Why plagiarism matters

Published on CNN.com, July 19, 2016

I hail from the world of journalism, which has seen its fair share of plagiarism scandals in the past decade or so, starting with the Jayson Blair affair at The New York Times in 2003. But plagiarism in the news business is a different animal from what’s being alleged of the speech Melania Trump delivered Monday night in Cleveland.

When journalists go astray, it’s because they’ve used somebody else’s reporting without crediting the source. The borrowing itself is fine. Journalists are supposed to take material from elsewhere; it’s called reporting, and they’re praised for being utterly faithful to the source material. That’s called accuracy.

Journalists are simply expected to acknowledge the debt by including a full attribution. They’re forbidden to be what others might call original. The journalist who’s being original — in the sense that we apply the term to poets and novelists, who create works of the imagination — is guilty of fabrication, and needs to be fired.

The unfolding Melania Trump affair, however, certainly seems to be more of an old-fashioned case of plagiarism: the straight-up theft of original expression, in this case, of passages from the 2008 speech given, on the same occasion (her husband’s nomination for president), by Michelle Obama. Although the sentiments of working hard and keeping promises are commonplace, the disputed wordings are practically identical, and any claim that the similarities are accidental is the kind of thing a fourth-grade teacher would laugh out of class.

Why does this matter? Plagiarism matters because it’s dishonest. Its dishonesty has at least two critical dimensions:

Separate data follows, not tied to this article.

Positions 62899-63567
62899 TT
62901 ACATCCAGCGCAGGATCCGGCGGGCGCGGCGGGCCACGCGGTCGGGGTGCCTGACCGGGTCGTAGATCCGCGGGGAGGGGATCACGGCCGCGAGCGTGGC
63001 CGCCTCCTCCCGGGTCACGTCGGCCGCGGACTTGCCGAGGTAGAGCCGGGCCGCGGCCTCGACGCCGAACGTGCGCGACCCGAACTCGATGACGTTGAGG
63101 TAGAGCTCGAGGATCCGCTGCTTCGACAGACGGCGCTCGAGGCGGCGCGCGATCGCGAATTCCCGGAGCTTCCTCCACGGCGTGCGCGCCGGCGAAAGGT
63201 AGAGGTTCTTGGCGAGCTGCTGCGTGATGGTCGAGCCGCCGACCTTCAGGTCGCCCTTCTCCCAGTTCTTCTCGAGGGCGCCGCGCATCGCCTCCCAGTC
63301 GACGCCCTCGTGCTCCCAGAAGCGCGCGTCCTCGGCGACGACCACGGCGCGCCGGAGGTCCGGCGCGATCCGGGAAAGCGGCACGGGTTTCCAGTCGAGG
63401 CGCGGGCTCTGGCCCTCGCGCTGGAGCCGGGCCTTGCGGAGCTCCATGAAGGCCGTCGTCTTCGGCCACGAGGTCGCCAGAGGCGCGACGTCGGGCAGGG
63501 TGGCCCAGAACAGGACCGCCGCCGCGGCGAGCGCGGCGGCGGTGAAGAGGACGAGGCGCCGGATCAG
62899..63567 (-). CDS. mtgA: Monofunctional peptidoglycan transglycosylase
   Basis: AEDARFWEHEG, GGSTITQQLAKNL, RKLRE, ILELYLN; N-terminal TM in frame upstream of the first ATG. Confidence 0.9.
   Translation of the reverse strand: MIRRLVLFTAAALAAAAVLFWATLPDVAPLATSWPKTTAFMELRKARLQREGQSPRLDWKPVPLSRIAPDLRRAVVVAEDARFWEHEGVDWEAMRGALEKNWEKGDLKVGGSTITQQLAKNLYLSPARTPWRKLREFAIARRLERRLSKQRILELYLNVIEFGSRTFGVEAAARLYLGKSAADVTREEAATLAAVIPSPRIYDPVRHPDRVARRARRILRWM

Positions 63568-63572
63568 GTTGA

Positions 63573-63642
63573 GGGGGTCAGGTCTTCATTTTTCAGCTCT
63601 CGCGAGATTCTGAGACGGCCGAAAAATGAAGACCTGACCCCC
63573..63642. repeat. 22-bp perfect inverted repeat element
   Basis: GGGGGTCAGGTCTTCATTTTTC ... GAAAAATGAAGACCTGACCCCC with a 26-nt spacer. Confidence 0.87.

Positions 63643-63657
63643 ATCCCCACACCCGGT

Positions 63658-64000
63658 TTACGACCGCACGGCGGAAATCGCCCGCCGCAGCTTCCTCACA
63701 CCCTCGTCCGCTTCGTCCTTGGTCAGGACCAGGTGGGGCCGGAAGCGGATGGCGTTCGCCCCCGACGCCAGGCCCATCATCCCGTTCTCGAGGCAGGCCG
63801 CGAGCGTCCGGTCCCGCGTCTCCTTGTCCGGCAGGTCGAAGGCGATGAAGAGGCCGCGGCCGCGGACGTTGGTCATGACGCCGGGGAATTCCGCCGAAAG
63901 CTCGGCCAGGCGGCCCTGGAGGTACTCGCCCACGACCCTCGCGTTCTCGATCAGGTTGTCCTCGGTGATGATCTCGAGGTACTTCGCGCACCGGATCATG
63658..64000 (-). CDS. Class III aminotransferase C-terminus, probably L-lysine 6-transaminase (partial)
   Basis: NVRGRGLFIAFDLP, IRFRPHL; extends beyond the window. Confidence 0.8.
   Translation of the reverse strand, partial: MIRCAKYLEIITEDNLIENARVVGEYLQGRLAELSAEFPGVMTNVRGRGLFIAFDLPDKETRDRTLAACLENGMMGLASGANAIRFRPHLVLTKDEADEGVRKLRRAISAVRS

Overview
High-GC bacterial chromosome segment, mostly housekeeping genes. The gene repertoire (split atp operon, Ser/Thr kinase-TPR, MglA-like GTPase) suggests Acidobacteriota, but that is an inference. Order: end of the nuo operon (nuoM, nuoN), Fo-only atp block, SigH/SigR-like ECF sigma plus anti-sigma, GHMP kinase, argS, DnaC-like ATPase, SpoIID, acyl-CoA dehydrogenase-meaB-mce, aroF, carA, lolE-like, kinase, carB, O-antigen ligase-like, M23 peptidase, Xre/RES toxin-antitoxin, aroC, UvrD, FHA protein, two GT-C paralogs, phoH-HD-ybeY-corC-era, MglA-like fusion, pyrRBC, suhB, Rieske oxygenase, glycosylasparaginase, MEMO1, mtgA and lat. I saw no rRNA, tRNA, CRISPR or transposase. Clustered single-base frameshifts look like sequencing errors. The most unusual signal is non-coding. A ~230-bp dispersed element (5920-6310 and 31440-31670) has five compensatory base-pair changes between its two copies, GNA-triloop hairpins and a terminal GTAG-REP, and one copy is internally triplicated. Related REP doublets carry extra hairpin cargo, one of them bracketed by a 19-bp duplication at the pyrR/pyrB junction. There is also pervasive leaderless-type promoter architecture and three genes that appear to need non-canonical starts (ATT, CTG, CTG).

First, the speaker is, by failing to say otherwise, leading the listener to conclude he or she is the true author of the speech. Admittedly, authorship is always a squirrelly proposition in the case of public oratory by political figures or their kin, which is usually written or co-written by others. Still and all, it’s John F. Kennedy whom we agree to name when we quote his inaugural address, even though Theodore Sorensen did most of the writing, because the words reflect Kennedy’s sentiments and project his voice. However, we wouldn’t feel that way if we found out Sorenson lifted the most stirring passages from an earlier speech by Richard Nixon. In that case, we’d call him a thief.

Which leads us to the second dimension of plagiarism’s dishonesty: The denial of credit to the real author. The truth, as any journalist or speechwriter will tell you, is that writing is hard. The person who actually comes up with the fresh, clever, quotable turn of phrase, the one that captures a moment or a feeling in a way that you recognize as different and original — that person deserves a salute.

There may be no legal sanction to seek in this instance, since public oratory is rarely protected by copyright. And I wouldn’t go so far as to claim that the passages apparently cribbed from Michelle Obama’s speech rise to the level of deathless eloquence. But it was a good speech, and the sentences that were quoted were strong and relatable ones. The candid and emotionally honest nature of the words Melania spoke stands in utter opposition to the mendacity of the plagiarism from which they arose.

In a less politically fractured moment than our current one, it wouldn’t have been unthinkable for Melania Trump to admit that she was actually moved by Obama’s speech, and by the similarities between her upbringing and Obama’s. She could have admitted to seeking much the same inspiration from her family now that she’s facing (she hopes) similar life prospects to those Obama was facing in 2008. Saying that would have shown real class.

Instead, the public must now process a squalid and utterly needless bit of petty larceny on the part of grownups who apparently never quite took to heart the wisdom behind the schoolteacher’s instruction to “put it in your own words.”

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